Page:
Public transport fare increases and reductions come into force

Fare changes from Saturday include 10% increase in the monthly Luas commuter ticket

New public transport fares which come into operation on Saturday have been defended by the chief executive of the National Transport Authority.

The changes will bring a mix of increases and decreases for Luas, Dublin Bus, Bus Eireann and Irish Rail passengers in in an effort to "simplify" pricing structures.

NTA head Anne Graham said the ten per cent increase in the monthly Luas commuter ticket to €110 still represents very good value. A "slight majority" of users would see a rise in fares but she stressed the increases were not a revenue-raising exercise.

Among the changes, announced in October are an increase in Luas adult Leap off-peak fares from €1.77 to €2, an increase of 13 per cent. The cash fare for the same journeys will go up from €2.50 to €2.80, an increase of 12 per cent.


Dublin Bus fares will increase by 5.3 per cent for adults paying cash for stages 4 to 13 from €2.85 to €3. The Leap card fare will increase from €2.15 to €2.25, an increase of 4.7 per cent for the same journey. Monthly and annual tickets will both increase by 4.5 per cent from €134 to €140 a month and from €1,340 to €1,400 for an annual pass.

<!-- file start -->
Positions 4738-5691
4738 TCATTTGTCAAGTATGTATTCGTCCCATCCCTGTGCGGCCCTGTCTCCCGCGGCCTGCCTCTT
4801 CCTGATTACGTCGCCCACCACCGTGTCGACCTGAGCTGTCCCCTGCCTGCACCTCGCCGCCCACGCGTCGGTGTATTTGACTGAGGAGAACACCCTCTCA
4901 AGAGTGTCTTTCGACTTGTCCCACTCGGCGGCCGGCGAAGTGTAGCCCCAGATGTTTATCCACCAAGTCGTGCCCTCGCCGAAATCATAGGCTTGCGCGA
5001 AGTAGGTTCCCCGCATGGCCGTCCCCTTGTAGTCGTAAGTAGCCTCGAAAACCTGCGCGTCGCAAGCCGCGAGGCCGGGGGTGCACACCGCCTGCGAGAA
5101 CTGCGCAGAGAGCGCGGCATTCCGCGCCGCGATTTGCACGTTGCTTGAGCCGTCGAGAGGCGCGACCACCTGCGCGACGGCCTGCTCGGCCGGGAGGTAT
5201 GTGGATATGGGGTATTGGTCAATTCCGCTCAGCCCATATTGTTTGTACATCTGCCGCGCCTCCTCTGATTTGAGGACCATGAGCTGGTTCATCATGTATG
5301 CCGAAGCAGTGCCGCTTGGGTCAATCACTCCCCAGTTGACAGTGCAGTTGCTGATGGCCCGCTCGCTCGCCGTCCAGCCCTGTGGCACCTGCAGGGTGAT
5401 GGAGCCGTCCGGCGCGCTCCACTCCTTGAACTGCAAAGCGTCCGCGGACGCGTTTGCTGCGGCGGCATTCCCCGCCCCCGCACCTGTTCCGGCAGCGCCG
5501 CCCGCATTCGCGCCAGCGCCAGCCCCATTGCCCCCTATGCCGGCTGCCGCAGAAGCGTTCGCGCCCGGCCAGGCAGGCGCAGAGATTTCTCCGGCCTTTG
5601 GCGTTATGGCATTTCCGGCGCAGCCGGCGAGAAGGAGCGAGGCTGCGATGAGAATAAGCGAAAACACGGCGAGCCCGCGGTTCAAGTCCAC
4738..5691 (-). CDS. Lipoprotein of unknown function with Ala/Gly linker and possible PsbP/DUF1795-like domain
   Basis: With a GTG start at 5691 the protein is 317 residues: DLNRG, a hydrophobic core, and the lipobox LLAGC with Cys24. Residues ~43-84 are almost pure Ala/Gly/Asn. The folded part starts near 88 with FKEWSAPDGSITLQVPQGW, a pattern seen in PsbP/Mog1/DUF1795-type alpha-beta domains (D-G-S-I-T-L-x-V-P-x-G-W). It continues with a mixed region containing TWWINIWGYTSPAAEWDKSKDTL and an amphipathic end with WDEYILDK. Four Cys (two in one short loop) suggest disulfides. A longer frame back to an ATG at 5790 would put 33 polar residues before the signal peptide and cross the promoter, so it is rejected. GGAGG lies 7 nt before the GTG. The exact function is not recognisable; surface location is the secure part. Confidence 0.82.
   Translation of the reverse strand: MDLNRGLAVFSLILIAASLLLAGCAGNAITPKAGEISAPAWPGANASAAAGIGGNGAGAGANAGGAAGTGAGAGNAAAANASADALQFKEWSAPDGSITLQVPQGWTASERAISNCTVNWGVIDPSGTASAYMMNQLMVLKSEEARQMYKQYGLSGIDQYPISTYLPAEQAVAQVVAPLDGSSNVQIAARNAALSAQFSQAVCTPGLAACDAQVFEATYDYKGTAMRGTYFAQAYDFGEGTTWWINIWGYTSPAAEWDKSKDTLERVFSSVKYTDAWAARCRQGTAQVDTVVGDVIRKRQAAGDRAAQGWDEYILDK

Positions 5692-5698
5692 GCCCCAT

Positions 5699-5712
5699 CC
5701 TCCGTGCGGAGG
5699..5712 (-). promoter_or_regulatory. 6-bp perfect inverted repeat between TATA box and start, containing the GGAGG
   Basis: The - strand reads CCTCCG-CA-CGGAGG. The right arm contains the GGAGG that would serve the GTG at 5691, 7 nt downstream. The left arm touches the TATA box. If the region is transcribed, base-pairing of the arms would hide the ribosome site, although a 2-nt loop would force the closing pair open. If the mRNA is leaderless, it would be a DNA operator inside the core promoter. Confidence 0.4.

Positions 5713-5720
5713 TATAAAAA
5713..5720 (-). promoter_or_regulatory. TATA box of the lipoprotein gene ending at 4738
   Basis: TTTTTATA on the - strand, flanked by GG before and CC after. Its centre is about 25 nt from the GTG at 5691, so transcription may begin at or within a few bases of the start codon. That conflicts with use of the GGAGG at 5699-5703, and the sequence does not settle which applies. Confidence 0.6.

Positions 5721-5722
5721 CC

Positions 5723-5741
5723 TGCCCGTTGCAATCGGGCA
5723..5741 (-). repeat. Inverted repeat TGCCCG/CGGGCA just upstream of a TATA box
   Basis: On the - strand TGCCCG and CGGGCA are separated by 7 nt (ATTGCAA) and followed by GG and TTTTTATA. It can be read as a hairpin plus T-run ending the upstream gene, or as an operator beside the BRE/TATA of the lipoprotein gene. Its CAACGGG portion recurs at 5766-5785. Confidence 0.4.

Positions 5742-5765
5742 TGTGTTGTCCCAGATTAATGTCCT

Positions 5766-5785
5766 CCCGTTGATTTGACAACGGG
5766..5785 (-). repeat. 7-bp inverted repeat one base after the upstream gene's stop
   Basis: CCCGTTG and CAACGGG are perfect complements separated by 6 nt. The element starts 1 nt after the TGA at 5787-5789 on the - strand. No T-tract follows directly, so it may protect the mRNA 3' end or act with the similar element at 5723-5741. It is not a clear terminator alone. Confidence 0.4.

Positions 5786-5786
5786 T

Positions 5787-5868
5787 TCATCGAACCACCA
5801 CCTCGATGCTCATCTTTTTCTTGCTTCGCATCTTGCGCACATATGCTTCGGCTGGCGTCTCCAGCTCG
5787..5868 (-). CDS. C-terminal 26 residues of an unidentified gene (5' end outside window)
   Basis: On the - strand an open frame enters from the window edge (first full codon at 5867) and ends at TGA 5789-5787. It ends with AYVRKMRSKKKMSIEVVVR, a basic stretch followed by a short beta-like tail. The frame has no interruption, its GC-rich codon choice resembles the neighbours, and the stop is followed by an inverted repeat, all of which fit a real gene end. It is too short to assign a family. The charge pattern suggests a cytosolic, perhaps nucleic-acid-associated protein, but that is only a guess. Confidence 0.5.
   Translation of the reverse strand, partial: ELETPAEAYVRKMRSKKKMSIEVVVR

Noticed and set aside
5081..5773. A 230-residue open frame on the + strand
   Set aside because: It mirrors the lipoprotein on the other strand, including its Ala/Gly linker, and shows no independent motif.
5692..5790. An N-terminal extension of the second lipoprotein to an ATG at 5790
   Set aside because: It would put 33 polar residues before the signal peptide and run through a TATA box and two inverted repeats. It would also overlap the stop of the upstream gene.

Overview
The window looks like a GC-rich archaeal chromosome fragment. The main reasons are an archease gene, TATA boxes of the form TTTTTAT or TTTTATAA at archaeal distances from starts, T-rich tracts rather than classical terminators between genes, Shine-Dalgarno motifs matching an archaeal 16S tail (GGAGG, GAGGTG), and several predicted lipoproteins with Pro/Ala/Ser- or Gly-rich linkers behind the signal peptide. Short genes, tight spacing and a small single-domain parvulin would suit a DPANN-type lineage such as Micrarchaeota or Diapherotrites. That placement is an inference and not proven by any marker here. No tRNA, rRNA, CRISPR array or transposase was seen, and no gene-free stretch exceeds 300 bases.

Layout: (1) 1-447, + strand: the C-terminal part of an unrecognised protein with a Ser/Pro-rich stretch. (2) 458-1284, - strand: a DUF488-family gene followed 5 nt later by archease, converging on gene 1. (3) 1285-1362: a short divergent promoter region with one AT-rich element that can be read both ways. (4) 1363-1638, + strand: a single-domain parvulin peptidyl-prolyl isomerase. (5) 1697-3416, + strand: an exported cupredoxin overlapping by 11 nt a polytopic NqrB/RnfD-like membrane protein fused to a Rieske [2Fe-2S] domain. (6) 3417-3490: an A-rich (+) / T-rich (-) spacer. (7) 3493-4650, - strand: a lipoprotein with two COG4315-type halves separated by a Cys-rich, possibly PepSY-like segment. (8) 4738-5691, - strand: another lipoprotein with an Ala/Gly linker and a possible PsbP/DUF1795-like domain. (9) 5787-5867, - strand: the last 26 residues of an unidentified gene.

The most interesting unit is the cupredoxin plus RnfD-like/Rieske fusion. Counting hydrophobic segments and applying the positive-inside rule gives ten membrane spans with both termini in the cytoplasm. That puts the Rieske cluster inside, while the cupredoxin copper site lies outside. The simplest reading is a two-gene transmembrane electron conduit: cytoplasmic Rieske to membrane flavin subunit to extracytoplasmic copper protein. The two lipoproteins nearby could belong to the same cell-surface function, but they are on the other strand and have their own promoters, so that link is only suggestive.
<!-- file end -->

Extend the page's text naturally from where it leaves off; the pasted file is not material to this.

Other key changes will be a 5 per cent drop in Intercity IrishRail express single fares, and a 5 per cent drop in the cost of an annual Short Hot Zone (SHZ) passes from €1,540 to €1450. Monthly and fares for Dart and commuter services in Dublin will drop by 6 per cent from €154 to €145 per month.

Mark Gleeson of Rail Users Ireland said the changes were "not all bad" . He told The Irish Times the fact that many fares had not increased significantly was "welcome". But he said rail fares in particular represented "very bad value for money". Mr Gleeson said Irish rail passengers should be paid compensation where trains were late beyond reasonable amounts of time, a feature he said happened "with the same services nearly every day" on Irish Rail services.

The annual total fare revenue from all services will increase by an estimated €1 million as a result of the increases. Ms Graham said the different fares on the different services could be confusing, but said that the aim is to reduce the number of fares.

The aim is to eventually have one fare covering multiple modes, so a person could take a bus, the Luas and then a train – all for the one fare. “Part of the change is to bring that system one step forward, to bring bands of fare together,” she told RTE Radio.

Route changes will be introduced this weekend with Go Ahead taking over a number of routes from Dublin Bus with the city’s bus company also increasing its services, including linking up with the Luas at Broombridge.

Other changes include:

* Passengers in Bandon, Fermoy, Kinsale, Macroom and Mallow travelling to and from Cork city will be able to avail of Leap one day, seven day, monthly and annual cards.

* The city fare zone in Waterford will be extended to include service 360 to Tramore.

* There will be a new one-day (24 hour) student fare of €4.00 in Galway, Limerick and Waterford.

Tim O'Brien

Tim O'Brien

Tim O'Brien is an Irish Times journalist